The kitchen can be a great place to start when you’re on your zero waste journey, especially the pantry! If you took stock of all the waste that comes in and goes out, you’ll see that you probably have loads of room for improvement! All you need to do is to monitor your bin and what’s gets put in there week in, week out.
Once you know where your waste is coming from, you’ll be able to start putting actions in place to help you reduce your waste and hopefully become zero waste or close to it.
A really easy framework that can help you with our zero waste pantry is the 3 R’s, reduce, reuse and then recycle. Start by doing a pantry audit and see where you can reduce packaging and plastic, what you have in your kitchen or house to reuse in the pantry and then make sure you’re recycling the materials that you have in there. Just remember that recycling is the last resort and we should always try to reduce our consumption without relying on recycling.
How to conduct an audit for a zero waste pantry
Review your most-used recipes, find out the staples that you are using every week. There’s so much waste when buying one-off ingredients for specific dishes. If you know what you like to eat each week and buy accordingly, you’ll reduce your waste significantly.
Go through and see what’s out of date. Throw it out and then remember that you didn’t use so if you feel compelled to buy it again, think of an alternative that you might already have stocked.
Look to see what is in single-use plastic. Is there a way to be able to buy it without the plastic? Can you change brands? Find a bulk food store? Start or join a local co-op?
Is there anything in there can be reused or recycled?
Tips for achieving a zero waste pantry
- Buy your food from the bulk food shop (like The Source Bulk Foods) and store in glass jars.
- Stop buying processed foods. There are so many alternatives when it comes to replacing the processed foods with other, healthier options. Find recipes for snack options.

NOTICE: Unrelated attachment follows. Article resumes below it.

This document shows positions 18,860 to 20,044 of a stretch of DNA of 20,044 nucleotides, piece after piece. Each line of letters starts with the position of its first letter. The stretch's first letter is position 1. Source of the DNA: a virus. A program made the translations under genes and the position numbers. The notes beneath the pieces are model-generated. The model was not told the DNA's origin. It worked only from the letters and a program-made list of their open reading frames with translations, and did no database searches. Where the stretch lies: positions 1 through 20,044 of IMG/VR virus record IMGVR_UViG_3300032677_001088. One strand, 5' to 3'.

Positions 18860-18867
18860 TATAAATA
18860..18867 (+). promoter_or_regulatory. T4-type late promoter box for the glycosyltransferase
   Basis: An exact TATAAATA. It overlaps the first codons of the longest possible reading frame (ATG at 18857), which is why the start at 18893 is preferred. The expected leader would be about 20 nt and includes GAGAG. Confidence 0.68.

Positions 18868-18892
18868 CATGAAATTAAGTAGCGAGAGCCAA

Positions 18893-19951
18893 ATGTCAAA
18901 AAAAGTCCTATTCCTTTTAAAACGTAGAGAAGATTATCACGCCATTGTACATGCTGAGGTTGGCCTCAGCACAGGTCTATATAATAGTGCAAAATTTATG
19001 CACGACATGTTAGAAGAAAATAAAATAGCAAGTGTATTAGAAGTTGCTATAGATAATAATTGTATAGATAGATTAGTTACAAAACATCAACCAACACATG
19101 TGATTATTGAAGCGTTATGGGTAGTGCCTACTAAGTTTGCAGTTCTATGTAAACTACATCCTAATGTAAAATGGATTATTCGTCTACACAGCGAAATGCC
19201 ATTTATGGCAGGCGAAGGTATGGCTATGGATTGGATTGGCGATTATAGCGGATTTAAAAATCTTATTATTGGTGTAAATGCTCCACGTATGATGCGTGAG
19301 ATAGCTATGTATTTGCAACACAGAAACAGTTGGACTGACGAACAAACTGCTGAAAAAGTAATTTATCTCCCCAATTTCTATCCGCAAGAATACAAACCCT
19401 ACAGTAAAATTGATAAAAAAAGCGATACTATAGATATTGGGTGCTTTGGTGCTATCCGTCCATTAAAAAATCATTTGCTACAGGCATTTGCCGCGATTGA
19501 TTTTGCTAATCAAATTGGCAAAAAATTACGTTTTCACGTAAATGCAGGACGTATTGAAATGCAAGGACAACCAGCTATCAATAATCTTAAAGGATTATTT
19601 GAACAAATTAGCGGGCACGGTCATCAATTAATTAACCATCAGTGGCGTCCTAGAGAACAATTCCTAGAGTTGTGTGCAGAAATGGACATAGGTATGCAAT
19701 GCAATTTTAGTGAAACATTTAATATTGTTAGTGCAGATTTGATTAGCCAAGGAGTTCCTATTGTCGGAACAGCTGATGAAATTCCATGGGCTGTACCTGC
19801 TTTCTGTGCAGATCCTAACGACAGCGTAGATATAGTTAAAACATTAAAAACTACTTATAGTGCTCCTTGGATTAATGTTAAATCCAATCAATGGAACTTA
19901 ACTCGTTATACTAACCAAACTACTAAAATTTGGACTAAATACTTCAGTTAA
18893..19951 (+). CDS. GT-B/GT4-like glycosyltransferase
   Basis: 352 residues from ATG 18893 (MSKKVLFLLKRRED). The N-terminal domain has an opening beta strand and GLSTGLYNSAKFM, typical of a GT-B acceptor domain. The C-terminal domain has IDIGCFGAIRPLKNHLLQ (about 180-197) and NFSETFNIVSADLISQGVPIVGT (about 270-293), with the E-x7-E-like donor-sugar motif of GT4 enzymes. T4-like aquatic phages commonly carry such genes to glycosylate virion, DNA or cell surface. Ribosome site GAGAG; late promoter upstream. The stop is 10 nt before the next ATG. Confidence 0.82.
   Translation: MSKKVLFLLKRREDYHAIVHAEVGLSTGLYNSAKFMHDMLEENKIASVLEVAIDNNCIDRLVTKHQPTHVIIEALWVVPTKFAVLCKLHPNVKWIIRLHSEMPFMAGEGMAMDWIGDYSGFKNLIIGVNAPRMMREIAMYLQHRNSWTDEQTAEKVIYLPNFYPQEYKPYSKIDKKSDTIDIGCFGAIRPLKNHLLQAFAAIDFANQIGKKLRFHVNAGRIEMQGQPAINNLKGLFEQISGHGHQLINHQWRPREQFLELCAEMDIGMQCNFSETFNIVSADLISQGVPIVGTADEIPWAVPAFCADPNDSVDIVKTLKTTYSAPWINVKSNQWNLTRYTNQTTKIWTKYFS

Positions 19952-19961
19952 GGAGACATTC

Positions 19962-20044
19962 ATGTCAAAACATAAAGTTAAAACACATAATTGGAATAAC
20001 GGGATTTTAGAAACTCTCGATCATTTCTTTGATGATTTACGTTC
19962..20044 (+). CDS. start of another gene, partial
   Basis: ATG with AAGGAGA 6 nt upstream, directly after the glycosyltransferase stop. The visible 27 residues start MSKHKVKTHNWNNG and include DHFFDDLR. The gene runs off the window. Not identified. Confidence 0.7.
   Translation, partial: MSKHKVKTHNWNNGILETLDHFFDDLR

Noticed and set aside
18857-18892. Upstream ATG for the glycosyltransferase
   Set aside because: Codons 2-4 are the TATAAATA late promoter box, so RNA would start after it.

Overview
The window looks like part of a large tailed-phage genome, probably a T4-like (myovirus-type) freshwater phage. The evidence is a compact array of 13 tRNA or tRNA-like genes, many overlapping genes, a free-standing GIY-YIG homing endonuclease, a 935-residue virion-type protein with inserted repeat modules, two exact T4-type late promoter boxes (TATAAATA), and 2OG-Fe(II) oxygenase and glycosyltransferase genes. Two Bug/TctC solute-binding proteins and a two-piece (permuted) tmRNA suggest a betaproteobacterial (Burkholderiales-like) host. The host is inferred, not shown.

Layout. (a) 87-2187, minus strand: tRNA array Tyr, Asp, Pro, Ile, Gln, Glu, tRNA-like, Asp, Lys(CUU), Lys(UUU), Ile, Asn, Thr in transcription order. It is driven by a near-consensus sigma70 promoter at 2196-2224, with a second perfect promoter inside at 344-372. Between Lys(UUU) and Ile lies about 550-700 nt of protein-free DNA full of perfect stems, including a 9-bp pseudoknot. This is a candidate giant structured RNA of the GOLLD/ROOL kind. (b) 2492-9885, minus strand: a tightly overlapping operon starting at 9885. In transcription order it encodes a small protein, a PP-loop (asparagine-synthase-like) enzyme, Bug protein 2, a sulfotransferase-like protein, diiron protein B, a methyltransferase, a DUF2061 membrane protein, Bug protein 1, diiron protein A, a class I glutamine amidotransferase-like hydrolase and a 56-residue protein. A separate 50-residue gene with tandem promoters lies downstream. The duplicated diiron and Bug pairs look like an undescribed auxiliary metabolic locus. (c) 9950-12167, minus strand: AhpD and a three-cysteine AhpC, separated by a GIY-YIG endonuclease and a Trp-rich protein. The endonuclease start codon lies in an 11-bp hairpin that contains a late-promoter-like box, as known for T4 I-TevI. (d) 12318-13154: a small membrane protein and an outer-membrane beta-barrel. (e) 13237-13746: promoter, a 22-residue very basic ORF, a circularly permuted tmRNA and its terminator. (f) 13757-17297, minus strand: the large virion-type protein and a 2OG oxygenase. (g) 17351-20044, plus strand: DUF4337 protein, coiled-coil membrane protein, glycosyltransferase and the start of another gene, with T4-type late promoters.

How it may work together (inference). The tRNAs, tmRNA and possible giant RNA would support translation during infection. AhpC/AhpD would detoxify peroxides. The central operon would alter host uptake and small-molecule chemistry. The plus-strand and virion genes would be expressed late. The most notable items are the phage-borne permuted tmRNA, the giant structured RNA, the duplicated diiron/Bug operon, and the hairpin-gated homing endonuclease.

- Ditch canned foods and learn to cook your own beans or make your own tomatoes.
- Don’t head out and buy new containers, use what you have. Use jars that you already have, ask your local cafes for jars that they would throw out and remember to keep any jars that do come into your home.
- Get some reusable bags to use when buying your fruit and veg or just don’t use anything and just put your produce in the trolley.
- Find somewhere to buy bulk spices and reuse jars to store them. The tiny jars that you purchase spices in don’t last very long!
- Make sure you’re only buying what you need and therefore reducing food waste.
- Always use reusable shopping bags instead of single-use plastic bags.
- Find bread that comes without the plastic bag, often local producers forgo the plastic bag and use paper around the bread.
- Can you find an egg supplier where you can refill an old egg carton? Or is it time to get a couple of backyard chickens? Not only will that help reduce your waste but it will also help you use your food scraps and give you manure to use in the garden.
- Buy larger quantities over smaller packs. If you can’t source something to buy in bulk where you can refill a jar, then try to buy the biggest packet you can to help you reduce the amount of packaging over the longer term.
- Make your own sauces instead of buying sauces in jars or packets. It’s not as hard as you think and will no doubt be a healthier option for you and the family.
- Make your own nut milk. They’re super easy to make, help reduce your waste and will save you money.
Zero Waste Pantry Staples
An important factor to having a zero waste pantry is to keep your meals simple so that you’re not buying one-off ingredients that will then be thrown out because you never need it again. When you do this, you’ll know exactly what you need for each week and you’ll be able to stock up on the more frequently used ingredients.
Everyone will be different with their own staples and you’ll be able to easily figure what you use when doing your audit. Once you know, then you can make sure you’re stocking up on those ingredients.
Here are examples of zero waste pantry staples:
Other zero waste staples:
Apple Cider vinegar
Get started with your zero waste pantry
That should help you on the road to not only having a zero waste pantry but also on your journey to a zero waste home. It does take time and energy but it’s so worth it. Just remember that any progress is better than nothing at all. Even if you don’t make it to zero waste, you’ll be well on your way to low waste.